By Meredith Polsky
It was gratifying to read Carolyn Linder’s “The Many Faces of Jewish Early Childhood Education” (December 11). It is true that the benefits of the Jewish early childhood experience are often overlooked in favor of more “academic” pursuits encountered by elementary, middle and high school students (and beyond). And yet, Linder makes the extremely poignant observation that “some of our most profound successes in Jewish early childhood education (ECE) are much more subtle and have lasting ripple effects that perhaps can never be fully measured.”
Indeed, important segments of the Jewish community have come to understand that early childhood education is the most critical entry point into Jewish life for a high percentage of previously unaffiliated adults, and has the potential to significantly increase the number of young Jews engaged in ongoing Jewish learning. That is precisely why Linder’s beautiful account of diversity in Jewish early childhood programs is so poignant. It is also why I would like to challenge us to extend that ideal of diversity to include the two out of every ten Jewish families who are raising a child with special needs or disabilities.
Given what we know about Jewish early childhood education as an entry point for families, and given the rich culture and Jewish values that our ECE’s offer, imagine the drastic effects that can result when parents are told – again and again – that their child cannot be served in Jewish preschool because of their special needs, or that the school doesn’t have the resources to understand and support their child who is exhibiting challenging behavior in the classroom. What happens when these parents get the message that Jewish preschool is not for their child? What happens when we counsel them out to find a place where “their needs can be better met”? (Hint: that place doesn’t really exist.)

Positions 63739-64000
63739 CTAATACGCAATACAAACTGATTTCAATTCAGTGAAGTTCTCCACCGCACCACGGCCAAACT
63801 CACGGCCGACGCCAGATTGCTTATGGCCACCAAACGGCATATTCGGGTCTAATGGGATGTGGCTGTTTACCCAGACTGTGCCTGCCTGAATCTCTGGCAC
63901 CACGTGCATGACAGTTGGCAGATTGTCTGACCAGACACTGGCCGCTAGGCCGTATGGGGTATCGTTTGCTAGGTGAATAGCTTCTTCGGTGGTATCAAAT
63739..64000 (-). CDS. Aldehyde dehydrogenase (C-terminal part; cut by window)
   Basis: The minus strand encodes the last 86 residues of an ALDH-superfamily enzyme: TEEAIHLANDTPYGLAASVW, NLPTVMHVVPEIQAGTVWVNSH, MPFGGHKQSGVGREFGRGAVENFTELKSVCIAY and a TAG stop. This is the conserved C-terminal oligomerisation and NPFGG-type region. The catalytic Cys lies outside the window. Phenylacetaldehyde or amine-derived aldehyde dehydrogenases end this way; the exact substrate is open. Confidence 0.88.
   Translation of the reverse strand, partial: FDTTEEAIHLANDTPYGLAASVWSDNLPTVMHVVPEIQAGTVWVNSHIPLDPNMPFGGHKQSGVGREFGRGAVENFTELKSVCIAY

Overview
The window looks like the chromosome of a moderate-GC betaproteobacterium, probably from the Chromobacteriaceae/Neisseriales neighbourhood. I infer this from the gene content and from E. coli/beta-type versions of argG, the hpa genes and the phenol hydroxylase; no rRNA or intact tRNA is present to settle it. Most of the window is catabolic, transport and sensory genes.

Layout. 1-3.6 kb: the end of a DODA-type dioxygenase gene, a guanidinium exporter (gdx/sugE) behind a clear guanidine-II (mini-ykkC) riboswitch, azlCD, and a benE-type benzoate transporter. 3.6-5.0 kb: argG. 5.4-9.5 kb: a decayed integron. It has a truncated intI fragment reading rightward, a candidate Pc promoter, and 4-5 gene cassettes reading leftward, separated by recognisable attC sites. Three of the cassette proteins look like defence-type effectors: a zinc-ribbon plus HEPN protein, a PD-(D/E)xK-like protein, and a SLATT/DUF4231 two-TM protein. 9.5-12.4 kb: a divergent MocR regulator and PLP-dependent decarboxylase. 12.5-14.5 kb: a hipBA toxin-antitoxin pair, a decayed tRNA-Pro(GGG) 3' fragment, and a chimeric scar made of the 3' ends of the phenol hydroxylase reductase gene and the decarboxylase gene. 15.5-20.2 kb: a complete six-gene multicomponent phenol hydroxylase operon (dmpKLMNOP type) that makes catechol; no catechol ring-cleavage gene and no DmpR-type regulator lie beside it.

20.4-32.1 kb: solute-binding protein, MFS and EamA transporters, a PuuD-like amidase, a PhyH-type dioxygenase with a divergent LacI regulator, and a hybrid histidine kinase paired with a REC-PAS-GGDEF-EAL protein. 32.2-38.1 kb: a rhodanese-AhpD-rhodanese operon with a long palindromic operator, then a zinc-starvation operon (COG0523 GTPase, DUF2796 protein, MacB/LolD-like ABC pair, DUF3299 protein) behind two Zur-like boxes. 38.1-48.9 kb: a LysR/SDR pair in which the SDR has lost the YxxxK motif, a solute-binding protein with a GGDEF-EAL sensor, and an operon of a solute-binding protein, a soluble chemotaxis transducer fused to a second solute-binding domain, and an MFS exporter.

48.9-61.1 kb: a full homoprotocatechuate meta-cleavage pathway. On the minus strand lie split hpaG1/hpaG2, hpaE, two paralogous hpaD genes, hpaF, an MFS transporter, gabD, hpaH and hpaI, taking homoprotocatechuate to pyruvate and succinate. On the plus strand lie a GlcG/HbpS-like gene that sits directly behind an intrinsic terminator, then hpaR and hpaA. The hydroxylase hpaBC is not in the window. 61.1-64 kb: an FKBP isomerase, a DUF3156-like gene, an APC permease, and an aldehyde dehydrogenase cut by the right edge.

If, as Americans, we “pride ourselves on celebrating the diversity of our heterogeneous society,” then we also must recognize that most of our young children are going to enter public schools where inclusion is the norm. Our Jewish preschools should not only represent that diversity, but embrace it by preparing children for the realities of the rest of their school careers. Whether we believe we should be doing more outreach to Jewish families, non-Jewish families or both, 20% are likely not being captured in our recruitment efforts because of disability.
When we can embrace 100% of families – or at least give them the option to be embraced by insuring our teachers receive the training they deserve and by offering various supports for children with special needs – then we will be showcasing our rich culture, inclusive values, and the true importance of Jewish early childhood education.
Meredith Polsky is the National Director of Institutes and Training at Matan, a nonprofit organization that educates and empowers Jewish leaders, educators, and communities to create learning environments supportive of children with special needs. She also serves as the Developmental Support Coordinator at Temple Beth Ami Nursery School in Rockville, MD.